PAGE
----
Small Businesses Remain Easiest Targets for Hack Attacks

How Vulnerable Are Small Businesses to Point of Sale Data Breaches?

Many small business owners may now be worried that they might be targeted for the kinds of hacking attacks that tech insurance can help them to deal with, and with good reason. A recent study found that they often represent the most vulnerable options for criminals trying to gain access to sensitive information, and to use as a step toward bigger companies in the future.

The number of targeted attacks on companies of all sizes surged 42 percent over the course of last year on an annual basis, and of those incidents 31 percent were designed specifically to affect small businesses, according to the latest Internet Security Threat Report from the computer protection giant Symantec Corp. In fact, the large number of attacks on smaller, independent companies – categorized as those with 250 employees or fewer – was an increase of more than three times the number carried out in 2011.

The reason for this, in general, is that small businesses would, first of all, generally not consider themselves a target for these types of attacks because of their size, the report said. However, this is precisely why they’re often hit: with so few employees, especially in comparison with larger companies, small businesses tend not to have extensive safeguards in place against any sort of attack, and usually don’t employ full-time computer threat management workers, making them relatively easy pickings for hackers. Second, these companies still typically keep some type of sensitive information on customers, clients, or employees, and compromising it could still be helpful to attackers in achieving their ends (identity theft, etc.), and even if they target a large number of small businesses those criminals likely won’t have to put in all the hard work that would come with cracking even one larger entity’s security systems.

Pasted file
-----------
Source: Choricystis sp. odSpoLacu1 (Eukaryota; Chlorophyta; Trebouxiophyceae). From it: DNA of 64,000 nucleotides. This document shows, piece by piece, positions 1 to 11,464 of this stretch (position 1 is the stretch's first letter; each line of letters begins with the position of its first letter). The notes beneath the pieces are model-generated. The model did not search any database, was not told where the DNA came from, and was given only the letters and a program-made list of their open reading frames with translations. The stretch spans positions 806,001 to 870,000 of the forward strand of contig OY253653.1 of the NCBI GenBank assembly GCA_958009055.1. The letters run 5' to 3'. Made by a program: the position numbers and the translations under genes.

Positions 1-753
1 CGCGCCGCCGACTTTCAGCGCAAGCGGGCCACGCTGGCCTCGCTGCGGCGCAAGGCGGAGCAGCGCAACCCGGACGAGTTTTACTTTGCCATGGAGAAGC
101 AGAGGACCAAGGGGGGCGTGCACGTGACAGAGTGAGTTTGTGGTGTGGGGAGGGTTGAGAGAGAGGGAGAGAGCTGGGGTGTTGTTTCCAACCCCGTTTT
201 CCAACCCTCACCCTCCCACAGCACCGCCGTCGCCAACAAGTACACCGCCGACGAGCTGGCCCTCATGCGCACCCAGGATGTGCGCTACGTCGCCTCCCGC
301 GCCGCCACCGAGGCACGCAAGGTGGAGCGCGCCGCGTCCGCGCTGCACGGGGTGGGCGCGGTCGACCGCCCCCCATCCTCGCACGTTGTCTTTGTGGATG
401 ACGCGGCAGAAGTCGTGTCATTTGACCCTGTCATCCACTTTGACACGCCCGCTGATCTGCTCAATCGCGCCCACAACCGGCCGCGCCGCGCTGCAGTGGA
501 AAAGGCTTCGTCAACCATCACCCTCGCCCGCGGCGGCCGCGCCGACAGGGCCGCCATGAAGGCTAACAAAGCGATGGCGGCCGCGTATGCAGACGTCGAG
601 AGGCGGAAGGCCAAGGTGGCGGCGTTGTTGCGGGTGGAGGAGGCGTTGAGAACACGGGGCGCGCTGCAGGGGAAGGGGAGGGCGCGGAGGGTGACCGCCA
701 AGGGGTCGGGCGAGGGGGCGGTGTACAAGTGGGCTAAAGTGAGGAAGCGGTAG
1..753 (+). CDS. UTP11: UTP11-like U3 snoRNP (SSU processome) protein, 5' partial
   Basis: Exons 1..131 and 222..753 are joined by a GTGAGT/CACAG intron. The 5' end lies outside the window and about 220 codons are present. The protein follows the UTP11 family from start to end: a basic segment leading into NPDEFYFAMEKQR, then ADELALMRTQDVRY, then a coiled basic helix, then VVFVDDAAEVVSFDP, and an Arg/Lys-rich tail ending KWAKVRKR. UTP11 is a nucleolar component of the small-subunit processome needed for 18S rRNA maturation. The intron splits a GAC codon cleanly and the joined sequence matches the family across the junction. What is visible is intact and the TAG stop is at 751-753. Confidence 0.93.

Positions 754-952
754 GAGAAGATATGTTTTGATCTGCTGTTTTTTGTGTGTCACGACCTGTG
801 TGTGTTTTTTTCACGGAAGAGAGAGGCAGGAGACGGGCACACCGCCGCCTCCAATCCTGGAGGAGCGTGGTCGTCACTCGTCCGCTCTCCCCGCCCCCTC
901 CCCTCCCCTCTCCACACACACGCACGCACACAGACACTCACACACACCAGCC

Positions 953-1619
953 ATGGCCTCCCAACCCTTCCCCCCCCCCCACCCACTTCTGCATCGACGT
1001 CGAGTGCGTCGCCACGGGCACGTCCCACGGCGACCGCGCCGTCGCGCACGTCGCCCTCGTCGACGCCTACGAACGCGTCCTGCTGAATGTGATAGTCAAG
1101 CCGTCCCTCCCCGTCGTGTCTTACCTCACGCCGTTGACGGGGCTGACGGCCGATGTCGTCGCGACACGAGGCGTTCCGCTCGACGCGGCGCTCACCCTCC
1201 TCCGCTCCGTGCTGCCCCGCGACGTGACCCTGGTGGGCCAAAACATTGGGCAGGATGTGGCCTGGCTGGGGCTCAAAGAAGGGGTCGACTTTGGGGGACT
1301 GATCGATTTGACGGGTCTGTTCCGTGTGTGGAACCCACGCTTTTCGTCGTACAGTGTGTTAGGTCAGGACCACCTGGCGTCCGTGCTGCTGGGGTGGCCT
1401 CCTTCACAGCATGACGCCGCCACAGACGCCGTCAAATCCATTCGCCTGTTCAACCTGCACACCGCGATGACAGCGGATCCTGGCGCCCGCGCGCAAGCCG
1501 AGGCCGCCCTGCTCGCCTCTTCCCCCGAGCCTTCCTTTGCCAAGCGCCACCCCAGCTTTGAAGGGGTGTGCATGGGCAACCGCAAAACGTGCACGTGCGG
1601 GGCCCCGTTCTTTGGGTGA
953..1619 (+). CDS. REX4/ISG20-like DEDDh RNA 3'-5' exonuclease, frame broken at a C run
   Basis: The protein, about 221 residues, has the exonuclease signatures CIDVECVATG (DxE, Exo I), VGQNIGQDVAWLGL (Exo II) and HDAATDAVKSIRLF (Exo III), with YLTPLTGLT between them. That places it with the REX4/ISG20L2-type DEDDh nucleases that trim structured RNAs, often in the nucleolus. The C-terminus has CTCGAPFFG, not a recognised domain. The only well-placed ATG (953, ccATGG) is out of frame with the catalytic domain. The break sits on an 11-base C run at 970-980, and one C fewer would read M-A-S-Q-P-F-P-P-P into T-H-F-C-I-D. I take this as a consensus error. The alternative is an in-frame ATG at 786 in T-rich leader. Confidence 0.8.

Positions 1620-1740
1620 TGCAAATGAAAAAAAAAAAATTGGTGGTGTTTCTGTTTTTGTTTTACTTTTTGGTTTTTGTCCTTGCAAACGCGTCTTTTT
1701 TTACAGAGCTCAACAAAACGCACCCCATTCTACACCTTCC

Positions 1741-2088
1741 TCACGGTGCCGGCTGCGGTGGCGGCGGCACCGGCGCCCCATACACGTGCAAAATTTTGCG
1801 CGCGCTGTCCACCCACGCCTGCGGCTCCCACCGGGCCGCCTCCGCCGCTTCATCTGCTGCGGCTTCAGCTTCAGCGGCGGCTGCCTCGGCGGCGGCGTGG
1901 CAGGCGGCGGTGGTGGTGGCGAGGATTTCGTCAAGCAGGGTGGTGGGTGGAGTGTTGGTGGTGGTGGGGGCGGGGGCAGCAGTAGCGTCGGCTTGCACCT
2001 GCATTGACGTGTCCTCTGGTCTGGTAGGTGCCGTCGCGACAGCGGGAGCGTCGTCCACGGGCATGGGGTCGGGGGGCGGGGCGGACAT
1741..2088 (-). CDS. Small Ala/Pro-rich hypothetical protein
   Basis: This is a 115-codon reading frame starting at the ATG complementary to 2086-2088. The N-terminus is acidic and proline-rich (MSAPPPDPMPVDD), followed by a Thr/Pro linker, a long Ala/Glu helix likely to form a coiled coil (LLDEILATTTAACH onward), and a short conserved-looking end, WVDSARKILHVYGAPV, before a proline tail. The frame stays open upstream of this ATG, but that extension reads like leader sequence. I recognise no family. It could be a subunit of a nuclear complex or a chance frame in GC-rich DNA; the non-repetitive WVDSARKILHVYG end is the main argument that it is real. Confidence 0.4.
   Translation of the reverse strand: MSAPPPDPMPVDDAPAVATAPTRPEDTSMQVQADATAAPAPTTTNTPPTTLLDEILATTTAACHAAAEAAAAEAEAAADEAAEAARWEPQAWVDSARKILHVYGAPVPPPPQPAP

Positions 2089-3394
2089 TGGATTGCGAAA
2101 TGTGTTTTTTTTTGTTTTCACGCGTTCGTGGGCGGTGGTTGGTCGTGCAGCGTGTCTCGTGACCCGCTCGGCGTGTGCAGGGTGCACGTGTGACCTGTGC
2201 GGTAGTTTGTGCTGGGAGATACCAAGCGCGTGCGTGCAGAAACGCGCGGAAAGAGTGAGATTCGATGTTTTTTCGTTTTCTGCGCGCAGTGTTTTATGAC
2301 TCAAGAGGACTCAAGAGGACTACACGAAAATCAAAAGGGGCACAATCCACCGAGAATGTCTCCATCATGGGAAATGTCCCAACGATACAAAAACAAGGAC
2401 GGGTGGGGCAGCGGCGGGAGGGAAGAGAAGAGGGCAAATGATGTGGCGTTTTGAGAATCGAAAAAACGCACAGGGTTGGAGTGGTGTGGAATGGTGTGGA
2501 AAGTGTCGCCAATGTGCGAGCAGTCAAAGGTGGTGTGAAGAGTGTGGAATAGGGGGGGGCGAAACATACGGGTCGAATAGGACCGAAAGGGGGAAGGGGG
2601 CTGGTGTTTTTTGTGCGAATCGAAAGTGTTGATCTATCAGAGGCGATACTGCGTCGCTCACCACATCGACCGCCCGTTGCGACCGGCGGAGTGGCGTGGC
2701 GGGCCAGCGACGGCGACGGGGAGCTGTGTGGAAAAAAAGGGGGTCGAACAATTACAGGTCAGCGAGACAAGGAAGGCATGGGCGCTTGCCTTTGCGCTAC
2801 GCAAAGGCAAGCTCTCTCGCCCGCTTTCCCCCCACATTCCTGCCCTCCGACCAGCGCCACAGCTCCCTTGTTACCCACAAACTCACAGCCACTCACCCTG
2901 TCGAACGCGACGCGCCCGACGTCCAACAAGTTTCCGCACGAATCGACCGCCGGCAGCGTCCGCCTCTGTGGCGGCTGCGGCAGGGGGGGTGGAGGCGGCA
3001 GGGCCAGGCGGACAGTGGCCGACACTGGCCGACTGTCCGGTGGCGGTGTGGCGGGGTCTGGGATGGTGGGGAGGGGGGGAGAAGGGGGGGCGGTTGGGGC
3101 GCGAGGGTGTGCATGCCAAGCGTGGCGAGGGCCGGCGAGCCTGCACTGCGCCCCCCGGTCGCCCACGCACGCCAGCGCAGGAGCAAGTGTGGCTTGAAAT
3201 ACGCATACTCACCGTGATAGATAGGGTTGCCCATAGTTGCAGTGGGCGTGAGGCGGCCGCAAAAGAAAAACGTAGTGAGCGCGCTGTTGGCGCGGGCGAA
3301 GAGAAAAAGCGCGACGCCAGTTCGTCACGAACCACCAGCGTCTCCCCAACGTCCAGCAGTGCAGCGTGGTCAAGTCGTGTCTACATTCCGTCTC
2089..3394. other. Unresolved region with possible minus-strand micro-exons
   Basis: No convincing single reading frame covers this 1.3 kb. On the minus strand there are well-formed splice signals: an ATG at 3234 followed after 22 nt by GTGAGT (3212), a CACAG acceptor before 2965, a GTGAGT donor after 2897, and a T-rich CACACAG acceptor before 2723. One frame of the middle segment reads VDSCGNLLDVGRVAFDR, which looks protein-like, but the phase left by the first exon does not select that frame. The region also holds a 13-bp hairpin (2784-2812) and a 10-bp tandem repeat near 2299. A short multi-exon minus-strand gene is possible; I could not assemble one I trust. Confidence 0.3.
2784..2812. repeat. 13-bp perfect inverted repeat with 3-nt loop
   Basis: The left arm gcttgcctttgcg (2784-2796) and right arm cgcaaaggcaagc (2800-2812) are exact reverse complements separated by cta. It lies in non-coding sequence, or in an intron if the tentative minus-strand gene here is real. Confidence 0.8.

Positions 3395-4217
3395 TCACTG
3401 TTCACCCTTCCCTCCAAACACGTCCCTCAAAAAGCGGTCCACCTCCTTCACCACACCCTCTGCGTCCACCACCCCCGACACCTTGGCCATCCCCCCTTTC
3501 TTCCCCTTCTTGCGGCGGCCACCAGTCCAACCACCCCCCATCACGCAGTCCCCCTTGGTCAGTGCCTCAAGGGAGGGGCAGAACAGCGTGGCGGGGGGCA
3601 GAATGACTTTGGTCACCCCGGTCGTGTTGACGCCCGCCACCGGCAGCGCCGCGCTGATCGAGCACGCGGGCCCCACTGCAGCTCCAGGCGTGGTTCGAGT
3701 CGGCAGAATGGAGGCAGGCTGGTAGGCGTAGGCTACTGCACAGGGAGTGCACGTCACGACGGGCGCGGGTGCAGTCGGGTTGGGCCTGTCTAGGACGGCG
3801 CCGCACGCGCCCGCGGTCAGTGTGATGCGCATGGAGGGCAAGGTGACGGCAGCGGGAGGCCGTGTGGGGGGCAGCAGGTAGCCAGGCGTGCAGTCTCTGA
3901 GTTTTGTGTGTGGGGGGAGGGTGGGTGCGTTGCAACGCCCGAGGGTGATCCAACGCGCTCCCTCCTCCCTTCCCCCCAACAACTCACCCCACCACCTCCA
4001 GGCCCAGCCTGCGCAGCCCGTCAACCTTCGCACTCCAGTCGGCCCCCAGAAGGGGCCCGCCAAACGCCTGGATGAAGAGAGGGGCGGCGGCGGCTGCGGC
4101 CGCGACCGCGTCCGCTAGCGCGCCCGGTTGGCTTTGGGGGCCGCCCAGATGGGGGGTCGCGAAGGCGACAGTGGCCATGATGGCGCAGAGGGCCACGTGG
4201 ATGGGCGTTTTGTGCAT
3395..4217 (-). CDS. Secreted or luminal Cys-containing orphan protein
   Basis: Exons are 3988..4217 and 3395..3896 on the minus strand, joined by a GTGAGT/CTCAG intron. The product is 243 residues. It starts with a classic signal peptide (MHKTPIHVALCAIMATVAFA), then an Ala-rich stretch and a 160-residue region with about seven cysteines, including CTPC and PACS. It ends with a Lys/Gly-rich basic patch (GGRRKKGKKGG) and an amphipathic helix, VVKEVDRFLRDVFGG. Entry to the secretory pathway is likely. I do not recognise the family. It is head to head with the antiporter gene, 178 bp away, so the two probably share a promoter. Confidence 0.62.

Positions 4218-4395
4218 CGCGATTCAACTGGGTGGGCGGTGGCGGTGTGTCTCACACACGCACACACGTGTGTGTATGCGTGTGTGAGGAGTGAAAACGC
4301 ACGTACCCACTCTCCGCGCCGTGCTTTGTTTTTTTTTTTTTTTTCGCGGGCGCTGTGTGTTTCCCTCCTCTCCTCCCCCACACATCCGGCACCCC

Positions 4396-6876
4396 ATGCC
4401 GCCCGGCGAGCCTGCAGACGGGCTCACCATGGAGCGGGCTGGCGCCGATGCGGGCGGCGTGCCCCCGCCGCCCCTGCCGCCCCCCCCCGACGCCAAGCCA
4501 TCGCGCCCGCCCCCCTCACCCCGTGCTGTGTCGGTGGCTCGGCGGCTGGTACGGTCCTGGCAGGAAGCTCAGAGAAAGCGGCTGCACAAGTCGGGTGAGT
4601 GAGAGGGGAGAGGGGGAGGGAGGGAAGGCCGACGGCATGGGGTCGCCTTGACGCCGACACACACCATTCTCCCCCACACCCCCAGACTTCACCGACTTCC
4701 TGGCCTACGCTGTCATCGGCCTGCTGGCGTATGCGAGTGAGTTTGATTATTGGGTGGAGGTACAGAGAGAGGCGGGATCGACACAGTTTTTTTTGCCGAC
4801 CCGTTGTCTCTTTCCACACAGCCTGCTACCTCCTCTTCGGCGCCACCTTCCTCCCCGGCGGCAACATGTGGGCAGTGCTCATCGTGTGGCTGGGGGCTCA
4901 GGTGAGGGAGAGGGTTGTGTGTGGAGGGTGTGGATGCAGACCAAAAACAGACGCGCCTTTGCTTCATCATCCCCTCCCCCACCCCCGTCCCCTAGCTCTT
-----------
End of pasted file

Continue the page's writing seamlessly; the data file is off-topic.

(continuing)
Small business as a stepping stone?
Interestingly, the number of attacks that were based on the Web rose 30 percent last year, largely because of the number of times hackers were able to compromise small business websites with malware, and often for the purposes of what are known as “watering hole attacks,” the report said. In such an instance, the hacker gains access to the smaller company’s blog or website, as long as they know someone working at the real target visits that site frequently. This may allow them to load malware onto all computers used to visit the site, including the ones actually being set up for the attack in the first place. This may make the smaller company something like “peripheral damage,” but it nonetheless constitutes a significant security problem. Through one such attack plan, a group of hackers was able to infect as many as 500 companies or organizations in just one day in an effort to bring down larger targets.

In all, about 61 percent of malicious websites found in the study were the result of regular sites being compromised by hackers without the site owners’ knowledge, the report said. That included business, tech and shopping sites, all of which had unpatchable vulnerabilities, meaning that there was little the companies involved could have done to make themselves safer in the first place.

The problem for small businesses is that the fallout from such attacks can come with massive price tags, which can be difficult for even large businesses to bear. In some cases, these can stretch into the millions of dollars, and for this reason, it’s often wise for owners to seek out tech insurance policies to supplement their current small business insurance coverage so that they’re not sent reeling by such an incident, which are growing more common and costly all the time.